A crisp fall-like day drew Joe and I outside.
“Why do I have to wear my boots?” He asked after I told him to change shoes.
“In case it’s muddy,” I responded.
“But it’s not Mud Monday, Mom.”
I just smiled and shook my head.
We stopped by the chicken coop to check for eggs. There weren’t any, but one of the girls was nestled in a laying box. She was quite put out when we opened the box and gave a rather irritated squawk along with a beady-eyed glare.
And so, after soothing her and apologizing for the interruption, we headed out to the swale.
The sun made the day warmer than it was and shone down prettily on the brown and crunchy pasture. Joe walked around the maze while I snapped a few pictures of the slush in the swales.
The southern swale had a slushy mix of dirt, water and ice that Joe so badly wanted to jump in.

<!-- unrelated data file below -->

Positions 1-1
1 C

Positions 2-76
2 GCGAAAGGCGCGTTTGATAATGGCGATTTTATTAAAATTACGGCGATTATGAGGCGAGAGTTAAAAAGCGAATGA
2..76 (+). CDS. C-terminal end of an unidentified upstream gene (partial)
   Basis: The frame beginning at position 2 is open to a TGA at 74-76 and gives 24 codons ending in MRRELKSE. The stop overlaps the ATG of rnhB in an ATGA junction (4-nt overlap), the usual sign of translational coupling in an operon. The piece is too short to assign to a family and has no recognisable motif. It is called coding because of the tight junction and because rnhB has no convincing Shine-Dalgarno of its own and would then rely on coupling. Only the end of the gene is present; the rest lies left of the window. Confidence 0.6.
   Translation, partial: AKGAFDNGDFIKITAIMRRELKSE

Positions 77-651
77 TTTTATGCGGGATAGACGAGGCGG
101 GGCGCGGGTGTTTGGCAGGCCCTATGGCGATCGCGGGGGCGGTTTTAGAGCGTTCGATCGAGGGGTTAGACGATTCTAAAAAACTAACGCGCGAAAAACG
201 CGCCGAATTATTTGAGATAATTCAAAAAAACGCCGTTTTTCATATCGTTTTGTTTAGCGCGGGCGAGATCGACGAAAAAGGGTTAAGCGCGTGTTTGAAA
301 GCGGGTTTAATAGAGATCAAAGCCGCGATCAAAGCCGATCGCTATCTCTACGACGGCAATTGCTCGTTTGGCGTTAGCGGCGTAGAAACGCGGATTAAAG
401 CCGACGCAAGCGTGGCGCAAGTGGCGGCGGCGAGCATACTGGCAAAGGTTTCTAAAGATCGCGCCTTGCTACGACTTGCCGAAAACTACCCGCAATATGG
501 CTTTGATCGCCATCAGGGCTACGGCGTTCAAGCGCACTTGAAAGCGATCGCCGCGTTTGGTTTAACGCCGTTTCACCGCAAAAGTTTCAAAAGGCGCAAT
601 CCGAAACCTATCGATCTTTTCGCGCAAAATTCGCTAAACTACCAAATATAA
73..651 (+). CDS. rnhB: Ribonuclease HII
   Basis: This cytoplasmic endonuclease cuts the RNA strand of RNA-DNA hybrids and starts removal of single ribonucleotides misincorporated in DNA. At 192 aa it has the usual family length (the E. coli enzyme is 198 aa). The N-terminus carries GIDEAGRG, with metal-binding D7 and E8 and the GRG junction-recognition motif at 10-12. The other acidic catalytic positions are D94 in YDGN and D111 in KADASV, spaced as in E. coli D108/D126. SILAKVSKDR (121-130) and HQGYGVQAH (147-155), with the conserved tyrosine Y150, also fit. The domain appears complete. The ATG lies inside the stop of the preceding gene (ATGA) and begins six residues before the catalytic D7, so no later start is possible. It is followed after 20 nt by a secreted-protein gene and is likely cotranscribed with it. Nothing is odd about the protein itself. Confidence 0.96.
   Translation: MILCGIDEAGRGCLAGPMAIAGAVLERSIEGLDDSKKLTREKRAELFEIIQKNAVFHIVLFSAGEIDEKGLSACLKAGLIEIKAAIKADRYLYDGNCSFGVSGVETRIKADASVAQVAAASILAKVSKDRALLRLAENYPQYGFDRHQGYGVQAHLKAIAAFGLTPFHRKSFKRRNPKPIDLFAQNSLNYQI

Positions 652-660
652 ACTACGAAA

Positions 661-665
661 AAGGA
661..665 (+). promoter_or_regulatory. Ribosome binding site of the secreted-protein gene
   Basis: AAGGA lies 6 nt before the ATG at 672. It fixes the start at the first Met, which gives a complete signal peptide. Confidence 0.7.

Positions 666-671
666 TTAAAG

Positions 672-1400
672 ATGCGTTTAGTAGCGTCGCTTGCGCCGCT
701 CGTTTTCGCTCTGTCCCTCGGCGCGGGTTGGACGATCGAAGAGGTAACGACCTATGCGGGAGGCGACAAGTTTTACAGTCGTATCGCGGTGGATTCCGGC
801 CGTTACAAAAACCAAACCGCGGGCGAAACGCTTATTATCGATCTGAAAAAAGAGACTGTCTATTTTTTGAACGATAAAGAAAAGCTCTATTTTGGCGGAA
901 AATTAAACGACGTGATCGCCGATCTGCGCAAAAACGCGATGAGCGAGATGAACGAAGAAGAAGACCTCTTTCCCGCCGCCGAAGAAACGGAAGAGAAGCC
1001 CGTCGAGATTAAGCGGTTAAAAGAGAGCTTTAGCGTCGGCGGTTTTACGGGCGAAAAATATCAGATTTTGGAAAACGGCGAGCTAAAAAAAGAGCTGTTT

The northern swale was mostly packed white snow with a few rivulets of icy water.
I was a little surprised to see the ground cherries scattered all over the place. I don’t remember planting them in the swale so the birds must have gotten a hold of them and distributed the seed for me.
Boots and Echo ran around with us, hiding from each other, pouncing and rolling through the tall weeds.
The day was gorgeous
The wind was slight
The gloomy cold was banished
We both just smiled
We ran around
Before the sunlight vanished
sounds pretty amazing 🙂 I wish we were already in land that was ours. We are renting and cannot buy for now. I am trying to plan some ways to practice permaculture in this backyard. If I cannot it with me then at least the next renter might benefit from it.
Thank you! It amazes me every time I walk out there and the swales are full of water, knowing that what we did is working. We are so fortunate to have found the land we have!
In many of ways, it’s easier to design a smaller space and the knowledge you gain and lessons learned can be applied to your next spot. And that next renter, like you said, will definitely benefit from what you do. 🙂